The outline of this small plaque flares gently toward the flat top and bottom. Its slightly convex front is divided into three equal sections. Symmetrical configurations of two large scrolls--suggesting eyes--occupy the center, with smaller scrolls and hooks filling the remaining ground. Both configurations face the middle register occupied by the image of a human head. This human face is different from the others discussed in the foregoing entries. Its features are plainly human, although somewhat expressionless. It wears a twisted rope or fabric headband at the forehead, forcing the hair to rise up behind it in a low bank. Long tresses extend beyond the chin-line to end in neat upturned curls. Circular earrings hang from the ears at the sides. These three motifs are separately by low raised bands, which also define the top and bottom. Four sets of diminutive connected holes pierce the slightly thicker corners, presumably for fastening it to a backing without showing in front. The back is plain but smoothly finished. To date, it remains a unique specimen both in shape and in its unusual combination of motifs.
The workmanship of this small ornament is among the finest known. All motifs are executed in thin relief lines. The drilling of the four sets of holes on the back required precise control and near micro-sized drill points. The finish is smooth and lustrous, enhanced by discoloration due to prolonged handling.
This overtly human image belongs to a separate category from the more ornate and semi-human faces discussed in connection with S1987.880. A frontal image on the tablet F1915.87 and a profile version on one edge of the large knife F1918.1.1 in these collections might be considered a part of this second, more realistic category. Similarly realistic renditions of human images wearing long curled hair, circular earrings, and sometimes twisted headbands, seen en face or in profile, are found on a number of well-known jades in the Palace Museum in Beijing 北京, Cernuschi Museum in Paris, the Shanghai 上海 Museum, and the Hotung collection in London (fig. 1a-d). None has yet appeared among artifacts from contemporaneous excavated contexts.  On all these examples, the consistency of this image is striking. It implies a well-established iconography based on existing traditions that inform its particular characteristics. Exactly what these traditions are or what the human images mean,  and how they relate to the other traditions that spawned the semi-human images, are as yet unclear.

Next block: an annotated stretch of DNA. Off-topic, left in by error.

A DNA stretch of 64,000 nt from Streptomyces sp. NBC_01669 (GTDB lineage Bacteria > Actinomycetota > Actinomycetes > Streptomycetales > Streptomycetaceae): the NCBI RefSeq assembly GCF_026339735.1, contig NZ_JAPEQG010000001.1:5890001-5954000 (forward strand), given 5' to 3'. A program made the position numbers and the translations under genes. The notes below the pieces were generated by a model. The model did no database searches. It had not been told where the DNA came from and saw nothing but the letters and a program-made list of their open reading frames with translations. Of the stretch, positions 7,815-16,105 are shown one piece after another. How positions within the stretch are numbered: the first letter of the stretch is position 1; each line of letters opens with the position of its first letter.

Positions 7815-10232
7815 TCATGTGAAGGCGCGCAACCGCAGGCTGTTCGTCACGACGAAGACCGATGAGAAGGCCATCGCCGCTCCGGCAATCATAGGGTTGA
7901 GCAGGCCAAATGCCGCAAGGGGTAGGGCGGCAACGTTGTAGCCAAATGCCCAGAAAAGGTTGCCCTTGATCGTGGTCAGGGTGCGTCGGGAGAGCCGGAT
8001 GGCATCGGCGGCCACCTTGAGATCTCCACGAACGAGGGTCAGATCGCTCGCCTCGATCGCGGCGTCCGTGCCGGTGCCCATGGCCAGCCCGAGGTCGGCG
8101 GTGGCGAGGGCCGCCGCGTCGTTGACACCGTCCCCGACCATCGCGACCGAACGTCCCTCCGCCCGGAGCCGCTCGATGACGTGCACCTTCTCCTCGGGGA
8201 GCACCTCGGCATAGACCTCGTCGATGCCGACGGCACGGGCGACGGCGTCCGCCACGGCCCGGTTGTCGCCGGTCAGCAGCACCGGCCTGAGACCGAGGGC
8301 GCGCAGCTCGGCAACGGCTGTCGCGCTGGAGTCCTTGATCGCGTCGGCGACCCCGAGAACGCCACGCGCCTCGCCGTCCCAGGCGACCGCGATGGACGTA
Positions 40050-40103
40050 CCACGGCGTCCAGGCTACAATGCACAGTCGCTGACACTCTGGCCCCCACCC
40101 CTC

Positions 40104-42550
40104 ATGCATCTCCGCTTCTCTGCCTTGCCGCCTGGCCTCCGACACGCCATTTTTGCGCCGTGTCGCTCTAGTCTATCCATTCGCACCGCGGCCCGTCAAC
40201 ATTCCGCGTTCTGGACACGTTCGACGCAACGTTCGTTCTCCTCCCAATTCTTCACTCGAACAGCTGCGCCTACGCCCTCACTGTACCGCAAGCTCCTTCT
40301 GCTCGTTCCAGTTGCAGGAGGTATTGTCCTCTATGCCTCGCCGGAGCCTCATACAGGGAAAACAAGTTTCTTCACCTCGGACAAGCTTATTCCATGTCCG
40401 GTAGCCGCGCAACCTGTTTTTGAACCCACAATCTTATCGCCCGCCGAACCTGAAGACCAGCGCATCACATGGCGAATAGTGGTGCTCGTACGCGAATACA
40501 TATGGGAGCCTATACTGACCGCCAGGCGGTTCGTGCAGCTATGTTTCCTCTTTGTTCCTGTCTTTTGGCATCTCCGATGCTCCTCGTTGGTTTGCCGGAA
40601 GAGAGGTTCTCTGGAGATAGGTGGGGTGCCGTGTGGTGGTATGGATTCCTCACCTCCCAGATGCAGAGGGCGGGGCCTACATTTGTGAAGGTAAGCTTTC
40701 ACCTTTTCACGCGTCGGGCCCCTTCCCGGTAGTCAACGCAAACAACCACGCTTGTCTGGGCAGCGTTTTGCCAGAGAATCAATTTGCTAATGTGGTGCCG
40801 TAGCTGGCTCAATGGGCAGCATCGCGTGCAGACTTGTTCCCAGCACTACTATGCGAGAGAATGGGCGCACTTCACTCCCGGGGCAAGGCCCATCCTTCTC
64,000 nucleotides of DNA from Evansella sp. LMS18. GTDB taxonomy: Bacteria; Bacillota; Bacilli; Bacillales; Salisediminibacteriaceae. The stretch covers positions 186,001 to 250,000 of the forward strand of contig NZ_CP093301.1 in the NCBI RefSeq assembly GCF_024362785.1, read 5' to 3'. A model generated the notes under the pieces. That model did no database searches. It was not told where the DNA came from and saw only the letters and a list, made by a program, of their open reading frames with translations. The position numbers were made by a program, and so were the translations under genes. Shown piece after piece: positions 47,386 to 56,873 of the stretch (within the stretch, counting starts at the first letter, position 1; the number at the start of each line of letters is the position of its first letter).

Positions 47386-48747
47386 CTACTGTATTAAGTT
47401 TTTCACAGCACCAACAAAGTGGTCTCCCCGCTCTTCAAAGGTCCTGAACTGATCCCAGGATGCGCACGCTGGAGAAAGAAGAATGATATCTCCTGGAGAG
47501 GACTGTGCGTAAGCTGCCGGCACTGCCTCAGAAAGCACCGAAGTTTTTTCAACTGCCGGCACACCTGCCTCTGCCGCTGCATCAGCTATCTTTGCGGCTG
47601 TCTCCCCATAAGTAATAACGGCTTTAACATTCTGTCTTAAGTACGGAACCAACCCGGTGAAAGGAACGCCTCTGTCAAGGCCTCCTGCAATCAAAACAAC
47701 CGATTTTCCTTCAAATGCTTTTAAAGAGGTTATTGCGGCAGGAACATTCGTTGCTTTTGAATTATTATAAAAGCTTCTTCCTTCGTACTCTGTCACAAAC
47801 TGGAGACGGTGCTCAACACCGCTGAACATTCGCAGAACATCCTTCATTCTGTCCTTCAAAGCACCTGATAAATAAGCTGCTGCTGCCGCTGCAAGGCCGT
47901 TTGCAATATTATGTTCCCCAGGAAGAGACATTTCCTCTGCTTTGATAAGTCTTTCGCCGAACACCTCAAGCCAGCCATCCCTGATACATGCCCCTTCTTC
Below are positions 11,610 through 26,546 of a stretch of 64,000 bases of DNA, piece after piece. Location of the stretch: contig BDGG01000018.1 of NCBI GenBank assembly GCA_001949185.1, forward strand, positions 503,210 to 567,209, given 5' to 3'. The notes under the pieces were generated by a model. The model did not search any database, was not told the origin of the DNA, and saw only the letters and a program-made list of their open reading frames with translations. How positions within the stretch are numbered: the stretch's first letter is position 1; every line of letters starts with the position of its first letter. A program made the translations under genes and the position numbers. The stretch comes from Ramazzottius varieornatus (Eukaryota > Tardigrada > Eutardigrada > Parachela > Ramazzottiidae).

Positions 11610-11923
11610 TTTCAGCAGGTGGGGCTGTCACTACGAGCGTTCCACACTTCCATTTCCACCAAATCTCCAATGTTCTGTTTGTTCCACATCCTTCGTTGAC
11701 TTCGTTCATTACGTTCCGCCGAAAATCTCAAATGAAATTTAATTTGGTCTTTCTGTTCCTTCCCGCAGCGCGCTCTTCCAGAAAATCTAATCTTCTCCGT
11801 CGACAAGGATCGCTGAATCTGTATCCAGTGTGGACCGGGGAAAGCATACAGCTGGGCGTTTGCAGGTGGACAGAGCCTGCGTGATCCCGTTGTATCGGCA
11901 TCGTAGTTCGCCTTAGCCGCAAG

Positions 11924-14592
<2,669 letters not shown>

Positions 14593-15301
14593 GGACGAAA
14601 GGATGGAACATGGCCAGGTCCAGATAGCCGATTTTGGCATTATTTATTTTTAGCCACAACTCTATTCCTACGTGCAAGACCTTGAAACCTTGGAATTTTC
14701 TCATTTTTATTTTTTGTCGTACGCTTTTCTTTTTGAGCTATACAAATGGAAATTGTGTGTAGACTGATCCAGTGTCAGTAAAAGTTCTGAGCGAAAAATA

The symmetrical scroll designs on top and bottom closely resembles those incised on an adze recovered from late Neolithic contexts at Rizhao 日照, Shangdong 山東 province (fig. 2).  Except for this surface find, most other motifs of this type are only seen on unprovenanced specimens in Chinese and Western collections (see S1987.880, F1939.54).  In the case of these scrolled designs, as in semi-human image, the scant archaeological material is not enough to help us understand its origin or distribution. 
The uniqueness of this example, the lack of known archaeological parallels, its unusual combination of motifs, and the clear but perplexing links with the other, larger group of jade semi-human images represented by S1987.880 contribute to the mystery that continues to surround it.